The family pray with the body and Walter tells them that he has to bring them back home before the funeral. But he lets them watch the procession as it leaves the house. Catherine wanders around her house later that day and sees her mother and Hannah praying. She hides under the bed across the hall and runs into her mother's arms when she hears her calling for her. Andrew takes Rufus for a walk and Andrew tells Rufus that that afternoon at the burial a single butterfly landed on the coffin and stayed there until the coffin was lowered into the ground. Andrew says that if anything could make him believe in God it would be that.
Rufus is glad to hear this story but Andrew then gets angry and tells him that Father Jackson refused to read the full burial rights because Jay was never baptized. Rufus doesn't understand how Andrew can hate religion but love Mary and Hannah. He wants to ask but can't bring himself to. They walk home in silence.
Rufus Follet - the protagonist of the novel. Rufus is a six-year-old boy who suffers a tragedy when his father dies unexpectedly in a car accident. Throughout the novel, Rufus is shown to be an inquisitive and bright boy however he often suffers from naivete about the malice present in the actions of others.
A big part of Rufus personality is his desire to be accepted by the other students in his school. In the sections where Rufus is interacting with his peers he regularly sacrifices parts of his pride to fit in, such as when he tells them that his father is dead. Rufus also questions his mother and aunt's religious beliefs, wondering how it could have been God that killed his father when they said a concussion was what killed him. Rufus is clearly struggling with his budding religious beliefs in the wake of his father's death. At the end of the novel he wonders how his uncle Andrew can love his mother and aunt if he does not believe in God and they do. An odd note to end the novel on unless Agee was specifically trying to make a point about religion.
Mary Follet - Rufus's mother. Mary is widowed when her husband is killed in an accident and must care for her young children and hold her emotions together. Mary is, like her son, a very kind and intelligent person. She seems to have a very enlightened view for the time and is very loving and considerate of her children. Mary had a seemingly happy marriage with Jay, despite some problems but it is implied that she comes from a more wealthy background than him and that her family thinks that she married down.
Mary's religion is very important to her, although she feels as though she put it on the back burner for her husband and married life. It is clear that she is the more religious of the couple and that her religion has a tendency to cause strife between them. After Jay's death, religion becomes even more of a fixture in Mary's life, and she uses it as a crutch to help her cope with his death.
Hannah Lynch - Rufus's great aunt and Mary's aunt. Hannah is another member of Mary's family who is very kind and considerate. Rufus views her as one of his favorite – if not his absolute favorite-- adults as she tends to pay more attention to his needs and treat him like an adult. Hannah is very religious like her niece. It is Hannah who is asked to stay at the Follet house after Jay's death, and Hannah helps to plan the funeral.
James Agee Biography
James Rufus Agee was born on November 27th, 1909 in Knoxville, Tennessee. When he was only six years old, his father was killed in a car accident while returning home from visiting his sick grandfather. Agee and his younger sister, Emma were educated in several different boarding schools for the rest of their childhoods. Agee's mother, Laura remarried in 1924 to Father Erskine Wright, and the two moved to Rockland, Maine.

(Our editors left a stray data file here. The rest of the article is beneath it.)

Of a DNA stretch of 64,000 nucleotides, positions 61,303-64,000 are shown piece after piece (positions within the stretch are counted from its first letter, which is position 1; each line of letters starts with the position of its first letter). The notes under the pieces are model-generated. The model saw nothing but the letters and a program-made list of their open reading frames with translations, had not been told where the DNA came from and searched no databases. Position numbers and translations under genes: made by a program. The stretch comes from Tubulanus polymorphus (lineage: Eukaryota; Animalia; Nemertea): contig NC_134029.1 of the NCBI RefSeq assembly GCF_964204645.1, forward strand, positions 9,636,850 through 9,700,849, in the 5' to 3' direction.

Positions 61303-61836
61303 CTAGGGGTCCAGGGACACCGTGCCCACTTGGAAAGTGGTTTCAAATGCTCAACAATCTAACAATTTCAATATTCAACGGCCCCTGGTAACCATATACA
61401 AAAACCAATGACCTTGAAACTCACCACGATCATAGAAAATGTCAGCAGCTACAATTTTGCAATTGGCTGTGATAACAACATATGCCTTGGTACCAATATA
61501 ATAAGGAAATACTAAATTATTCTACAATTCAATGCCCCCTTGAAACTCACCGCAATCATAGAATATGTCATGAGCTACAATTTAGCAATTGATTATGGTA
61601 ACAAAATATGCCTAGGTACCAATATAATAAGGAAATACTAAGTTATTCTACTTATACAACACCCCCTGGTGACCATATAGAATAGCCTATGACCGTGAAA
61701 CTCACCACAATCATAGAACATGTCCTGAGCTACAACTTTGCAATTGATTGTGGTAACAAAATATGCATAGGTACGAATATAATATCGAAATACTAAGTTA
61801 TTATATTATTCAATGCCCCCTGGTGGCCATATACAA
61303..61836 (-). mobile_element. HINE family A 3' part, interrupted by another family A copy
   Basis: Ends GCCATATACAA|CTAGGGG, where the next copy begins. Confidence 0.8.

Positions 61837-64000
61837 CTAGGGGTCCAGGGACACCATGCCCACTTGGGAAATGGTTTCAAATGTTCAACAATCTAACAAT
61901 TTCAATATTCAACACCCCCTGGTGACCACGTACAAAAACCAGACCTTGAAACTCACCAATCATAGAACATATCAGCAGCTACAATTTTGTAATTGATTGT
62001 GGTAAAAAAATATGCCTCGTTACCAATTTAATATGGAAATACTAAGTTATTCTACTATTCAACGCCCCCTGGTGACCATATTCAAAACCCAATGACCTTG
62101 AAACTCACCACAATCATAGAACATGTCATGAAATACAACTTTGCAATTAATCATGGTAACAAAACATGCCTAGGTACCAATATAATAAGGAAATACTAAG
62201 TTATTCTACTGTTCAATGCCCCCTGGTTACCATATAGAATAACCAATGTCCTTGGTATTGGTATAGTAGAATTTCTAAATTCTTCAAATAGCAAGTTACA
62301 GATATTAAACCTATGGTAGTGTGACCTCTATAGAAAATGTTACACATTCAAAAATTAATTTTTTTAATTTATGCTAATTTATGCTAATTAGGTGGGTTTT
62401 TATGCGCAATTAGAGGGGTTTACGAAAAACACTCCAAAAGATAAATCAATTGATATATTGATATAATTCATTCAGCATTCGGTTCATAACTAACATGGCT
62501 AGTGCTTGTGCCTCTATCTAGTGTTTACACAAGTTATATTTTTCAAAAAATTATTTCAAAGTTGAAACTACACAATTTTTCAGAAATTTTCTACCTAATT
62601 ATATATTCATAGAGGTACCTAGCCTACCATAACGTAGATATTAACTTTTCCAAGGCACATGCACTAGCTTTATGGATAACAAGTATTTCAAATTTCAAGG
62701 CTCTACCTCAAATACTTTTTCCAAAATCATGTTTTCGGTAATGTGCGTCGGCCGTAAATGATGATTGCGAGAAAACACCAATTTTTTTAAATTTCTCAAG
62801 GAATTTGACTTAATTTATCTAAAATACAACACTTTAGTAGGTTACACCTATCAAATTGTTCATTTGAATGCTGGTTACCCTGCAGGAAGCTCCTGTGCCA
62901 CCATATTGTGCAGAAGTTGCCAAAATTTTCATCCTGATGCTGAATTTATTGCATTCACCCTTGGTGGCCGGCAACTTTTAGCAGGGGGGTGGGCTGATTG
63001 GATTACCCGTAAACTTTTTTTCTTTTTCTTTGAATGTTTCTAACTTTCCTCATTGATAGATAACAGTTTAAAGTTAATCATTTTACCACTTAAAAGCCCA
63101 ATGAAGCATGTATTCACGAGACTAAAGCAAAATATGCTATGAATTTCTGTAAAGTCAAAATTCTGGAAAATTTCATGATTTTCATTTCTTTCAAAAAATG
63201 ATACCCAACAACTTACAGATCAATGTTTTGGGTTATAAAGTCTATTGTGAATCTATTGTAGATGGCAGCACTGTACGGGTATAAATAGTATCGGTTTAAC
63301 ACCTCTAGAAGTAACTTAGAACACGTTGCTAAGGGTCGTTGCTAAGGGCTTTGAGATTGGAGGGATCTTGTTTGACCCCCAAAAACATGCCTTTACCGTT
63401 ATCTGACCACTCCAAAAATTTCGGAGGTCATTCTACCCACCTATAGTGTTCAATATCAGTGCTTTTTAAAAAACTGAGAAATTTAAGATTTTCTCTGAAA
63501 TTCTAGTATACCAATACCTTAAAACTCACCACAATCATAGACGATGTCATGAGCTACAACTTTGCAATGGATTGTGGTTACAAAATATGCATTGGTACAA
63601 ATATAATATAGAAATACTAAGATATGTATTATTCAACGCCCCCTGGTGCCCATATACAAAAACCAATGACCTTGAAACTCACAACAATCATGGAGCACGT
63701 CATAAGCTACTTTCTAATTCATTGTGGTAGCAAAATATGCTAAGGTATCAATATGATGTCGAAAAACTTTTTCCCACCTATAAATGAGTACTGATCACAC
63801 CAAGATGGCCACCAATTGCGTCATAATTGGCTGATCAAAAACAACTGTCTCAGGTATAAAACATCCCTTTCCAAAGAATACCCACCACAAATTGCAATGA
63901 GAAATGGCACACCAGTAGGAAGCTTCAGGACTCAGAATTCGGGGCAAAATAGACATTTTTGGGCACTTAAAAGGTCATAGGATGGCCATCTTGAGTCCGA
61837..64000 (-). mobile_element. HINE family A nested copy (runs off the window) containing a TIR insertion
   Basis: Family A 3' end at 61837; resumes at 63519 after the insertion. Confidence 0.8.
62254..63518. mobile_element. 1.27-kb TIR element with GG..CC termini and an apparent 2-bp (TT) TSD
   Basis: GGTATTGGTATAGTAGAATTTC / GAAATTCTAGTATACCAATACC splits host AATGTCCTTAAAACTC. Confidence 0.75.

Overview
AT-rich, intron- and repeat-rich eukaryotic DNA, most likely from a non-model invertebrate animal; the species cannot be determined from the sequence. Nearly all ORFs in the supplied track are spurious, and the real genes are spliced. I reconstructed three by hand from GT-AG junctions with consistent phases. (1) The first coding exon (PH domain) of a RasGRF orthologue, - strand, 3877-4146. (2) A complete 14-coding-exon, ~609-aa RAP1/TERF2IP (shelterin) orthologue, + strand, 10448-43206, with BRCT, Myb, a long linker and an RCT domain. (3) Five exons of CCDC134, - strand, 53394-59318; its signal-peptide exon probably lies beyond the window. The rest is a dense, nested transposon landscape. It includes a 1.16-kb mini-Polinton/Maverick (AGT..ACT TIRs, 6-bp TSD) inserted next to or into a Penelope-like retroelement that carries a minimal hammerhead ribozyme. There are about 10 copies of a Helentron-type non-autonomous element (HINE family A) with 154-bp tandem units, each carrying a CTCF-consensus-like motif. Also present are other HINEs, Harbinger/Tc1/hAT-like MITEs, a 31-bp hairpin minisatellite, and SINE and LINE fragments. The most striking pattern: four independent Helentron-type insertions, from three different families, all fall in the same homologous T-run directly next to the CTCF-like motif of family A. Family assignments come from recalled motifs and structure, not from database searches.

Agee continued to live in Tennessee, attending Knoxville High School. He traveled to Europe at the age of 16 with his lifelong friend and mentor, an Episcopal priest, Father James Flye. Upon returning home, he was enrolled in a boarding school in New Hampshire. It was at this school that Agee began writing short stories, plays, and poems which he published in the school newspaper, the Monthly which he was the editor of.
Agee was admitted to Harvard University after high school and became editor of the Harvard Advocate. After graduating he was hired as a reporter and moved to New York City, where he wrote for such magazines as Fortune, Time and The Nation. During this time, he also met and married his first wife, Olivia Saunders in 1933. They later divorced and he married Alma Mailman in that same year. Alma gave birth to Agee's first child, a son named Joel.
During the Great Depression in the 1930's, Agee spent eight weeks living with sharecroppers in Alabama for an assignment which he later turned into a novel called, "Let Us Now Praise Famous Men." The novel was published in 1941 but did not see much success.
During the early 1940's, Agee also became a film critic for Time. Though he enjoyed this immensely, he quit in 1948 and became a freelance writer and began working on screenplays. Agee is one of the credited screenwriters for two of the biggest movies of the 1950's "The African Queen" (1951) and "The Night of the Hunter" (1955).
Agee divorced his second wife, Alma in 1941 and later remarried to his third and final wife, Mia Fritsch in 1946. The couple had two daughters. Throughout his life, Agee was a heavy drinker and smoker. Eventually, this led to his death when he suffered a heart attack in a taxi cab on May 16th, 1955. He was buried on his farm in Hillsdale, New York which is still owned by his family today.
Since Agee's untimely death, his literary reputation has expanded a great deal. His best-known work, "A Death in the Family" was published two years after his death in 1957 and won a Pulitzer Prize for Fiction the next year. However, there is controversy surrounding the publication as it was said to have been heavily edited from the original manuscript by the publisher. Many of his other works have grown in reputation and are now considered classic novels.